Precipitates and Dislocations

Precipitates usually do not fit into the host lattice. The growing particle causes considerable stress that can be reduced by plastic deformation.
If the precipitate fits in one lattice direction, but not in others (a precipitate with an hexagonal lattice, e.g., may fit relatively well on the {111} planes of an fcc lattice) a compromise between a non-spherical shape of the precipitate and a system of dislocation loops in some direction may produce least strain energy. The precipitate-dislocation system then has a very specific structure; the process is known as "prismatic loop punching". An example is shown below on the left (taken under kinematic bright field conditions).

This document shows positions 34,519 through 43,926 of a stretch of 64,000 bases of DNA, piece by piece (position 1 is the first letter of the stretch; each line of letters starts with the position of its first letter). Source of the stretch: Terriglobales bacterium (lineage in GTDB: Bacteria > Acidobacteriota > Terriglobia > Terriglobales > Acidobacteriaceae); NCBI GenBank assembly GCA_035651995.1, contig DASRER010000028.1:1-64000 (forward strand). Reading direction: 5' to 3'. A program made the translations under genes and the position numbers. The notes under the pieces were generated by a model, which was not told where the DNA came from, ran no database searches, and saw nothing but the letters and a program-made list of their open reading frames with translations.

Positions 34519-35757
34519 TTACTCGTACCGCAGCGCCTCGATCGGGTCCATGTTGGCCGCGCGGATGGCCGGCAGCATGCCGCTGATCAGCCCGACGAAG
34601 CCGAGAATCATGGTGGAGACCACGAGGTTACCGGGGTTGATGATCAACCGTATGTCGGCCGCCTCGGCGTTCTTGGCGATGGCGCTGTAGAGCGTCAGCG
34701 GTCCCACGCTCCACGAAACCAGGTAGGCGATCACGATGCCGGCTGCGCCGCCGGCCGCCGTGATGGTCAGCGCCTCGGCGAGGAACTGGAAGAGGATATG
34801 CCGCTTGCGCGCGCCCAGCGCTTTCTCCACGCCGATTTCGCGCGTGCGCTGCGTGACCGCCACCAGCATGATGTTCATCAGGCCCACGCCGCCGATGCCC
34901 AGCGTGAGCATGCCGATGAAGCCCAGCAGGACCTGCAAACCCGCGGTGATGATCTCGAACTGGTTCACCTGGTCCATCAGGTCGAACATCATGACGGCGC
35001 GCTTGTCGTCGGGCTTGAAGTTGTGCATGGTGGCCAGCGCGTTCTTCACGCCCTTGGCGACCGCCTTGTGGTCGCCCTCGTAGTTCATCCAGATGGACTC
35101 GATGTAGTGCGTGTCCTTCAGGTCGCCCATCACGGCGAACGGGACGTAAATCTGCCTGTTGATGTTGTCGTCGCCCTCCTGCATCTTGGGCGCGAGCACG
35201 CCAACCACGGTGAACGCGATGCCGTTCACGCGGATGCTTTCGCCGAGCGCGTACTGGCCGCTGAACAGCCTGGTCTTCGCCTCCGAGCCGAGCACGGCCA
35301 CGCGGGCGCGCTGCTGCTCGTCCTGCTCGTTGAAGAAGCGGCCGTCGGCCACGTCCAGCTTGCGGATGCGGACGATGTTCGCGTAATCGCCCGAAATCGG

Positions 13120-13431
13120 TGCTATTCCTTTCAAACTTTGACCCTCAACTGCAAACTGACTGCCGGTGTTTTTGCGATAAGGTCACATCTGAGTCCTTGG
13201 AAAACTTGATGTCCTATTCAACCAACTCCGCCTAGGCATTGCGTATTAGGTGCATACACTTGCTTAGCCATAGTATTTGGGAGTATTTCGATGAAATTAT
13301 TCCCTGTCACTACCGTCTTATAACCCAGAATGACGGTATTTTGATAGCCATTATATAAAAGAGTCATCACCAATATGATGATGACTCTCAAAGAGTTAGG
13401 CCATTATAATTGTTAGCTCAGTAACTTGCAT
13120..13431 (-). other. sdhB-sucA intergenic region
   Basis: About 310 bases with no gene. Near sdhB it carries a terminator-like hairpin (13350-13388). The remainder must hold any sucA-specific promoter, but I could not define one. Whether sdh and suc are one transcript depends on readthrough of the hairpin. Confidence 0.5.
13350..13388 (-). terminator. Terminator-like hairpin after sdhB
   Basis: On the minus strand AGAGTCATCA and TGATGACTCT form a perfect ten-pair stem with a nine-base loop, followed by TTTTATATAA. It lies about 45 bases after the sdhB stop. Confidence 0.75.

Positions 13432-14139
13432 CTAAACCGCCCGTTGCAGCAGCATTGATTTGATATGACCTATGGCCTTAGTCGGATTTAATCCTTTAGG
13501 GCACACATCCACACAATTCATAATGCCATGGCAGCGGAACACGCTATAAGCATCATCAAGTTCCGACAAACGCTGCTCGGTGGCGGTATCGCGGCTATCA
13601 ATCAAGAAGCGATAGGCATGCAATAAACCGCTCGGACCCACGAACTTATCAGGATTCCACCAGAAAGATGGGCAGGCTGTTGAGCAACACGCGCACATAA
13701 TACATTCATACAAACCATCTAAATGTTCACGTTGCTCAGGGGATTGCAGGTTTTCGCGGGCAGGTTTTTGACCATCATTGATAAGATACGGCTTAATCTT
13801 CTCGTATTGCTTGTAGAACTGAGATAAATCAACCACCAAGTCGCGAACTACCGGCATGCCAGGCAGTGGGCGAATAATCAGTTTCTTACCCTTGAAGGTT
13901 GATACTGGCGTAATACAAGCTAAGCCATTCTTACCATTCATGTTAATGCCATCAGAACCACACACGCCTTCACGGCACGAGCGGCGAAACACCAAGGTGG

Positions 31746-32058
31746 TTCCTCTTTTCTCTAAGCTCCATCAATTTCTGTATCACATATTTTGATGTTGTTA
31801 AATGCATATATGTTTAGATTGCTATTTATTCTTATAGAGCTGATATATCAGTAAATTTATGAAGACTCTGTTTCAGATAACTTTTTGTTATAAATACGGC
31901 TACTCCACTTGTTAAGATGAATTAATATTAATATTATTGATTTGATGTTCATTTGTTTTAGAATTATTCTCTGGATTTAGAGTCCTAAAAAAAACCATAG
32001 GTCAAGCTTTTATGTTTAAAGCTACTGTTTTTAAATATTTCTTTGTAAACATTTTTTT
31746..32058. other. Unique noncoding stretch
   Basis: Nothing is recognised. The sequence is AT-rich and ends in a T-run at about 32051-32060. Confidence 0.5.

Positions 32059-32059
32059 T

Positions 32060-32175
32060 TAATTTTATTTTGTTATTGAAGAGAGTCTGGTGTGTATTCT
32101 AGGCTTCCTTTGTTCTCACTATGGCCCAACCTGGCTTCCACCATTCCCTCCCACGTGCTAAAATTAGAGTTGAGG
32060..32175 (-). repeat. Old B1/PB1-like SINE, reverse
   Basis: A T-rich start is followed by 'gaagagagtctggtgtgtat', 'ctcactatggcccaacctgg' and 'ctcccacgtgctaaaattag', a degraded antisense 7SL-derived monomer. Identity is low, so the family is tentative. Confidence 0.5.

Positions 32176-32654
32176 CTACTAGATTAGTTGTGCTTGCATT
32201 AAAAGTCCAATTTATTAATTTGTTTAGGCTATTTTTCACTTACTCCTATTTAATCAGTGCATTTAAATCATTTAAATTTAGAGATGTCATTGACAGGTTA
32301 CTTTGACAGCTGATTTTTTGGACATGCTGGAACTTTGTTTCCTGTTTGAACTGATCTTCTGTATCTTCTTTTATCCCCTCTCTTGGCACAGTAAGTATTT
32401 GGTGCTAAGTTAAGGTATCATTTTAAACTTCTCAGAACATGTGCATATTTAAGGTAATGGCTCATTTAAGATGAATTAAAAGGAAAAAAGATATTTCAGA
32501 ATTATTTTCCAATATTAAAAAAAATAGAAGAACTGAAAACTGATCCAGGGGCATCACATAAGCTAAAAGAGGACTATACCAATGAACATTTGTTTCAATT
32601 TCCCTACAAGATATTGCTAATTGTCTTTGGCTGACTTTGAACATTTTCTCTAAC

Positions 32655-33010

Prismatic looppunching
Precipitate with dislocations
Precipitate with prismatic loops. An arrangement like that accounts for the peculiar etch features shown before Plate-like precipitate (the dark grey feature) with dislocations relieving parts of the stress.
The two precipitates ("A" and "B") are seen as dark shapes; their nature is unclear, but they are probably SiO2

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go to 6.3.2 Examples and Case Studies for Dislocations

go to 6.3.3 Stacking Faults and Other Defects

go to Precipitates and Other Defects as Seen with Preferential Etching

© H. Föll (Defects - Script)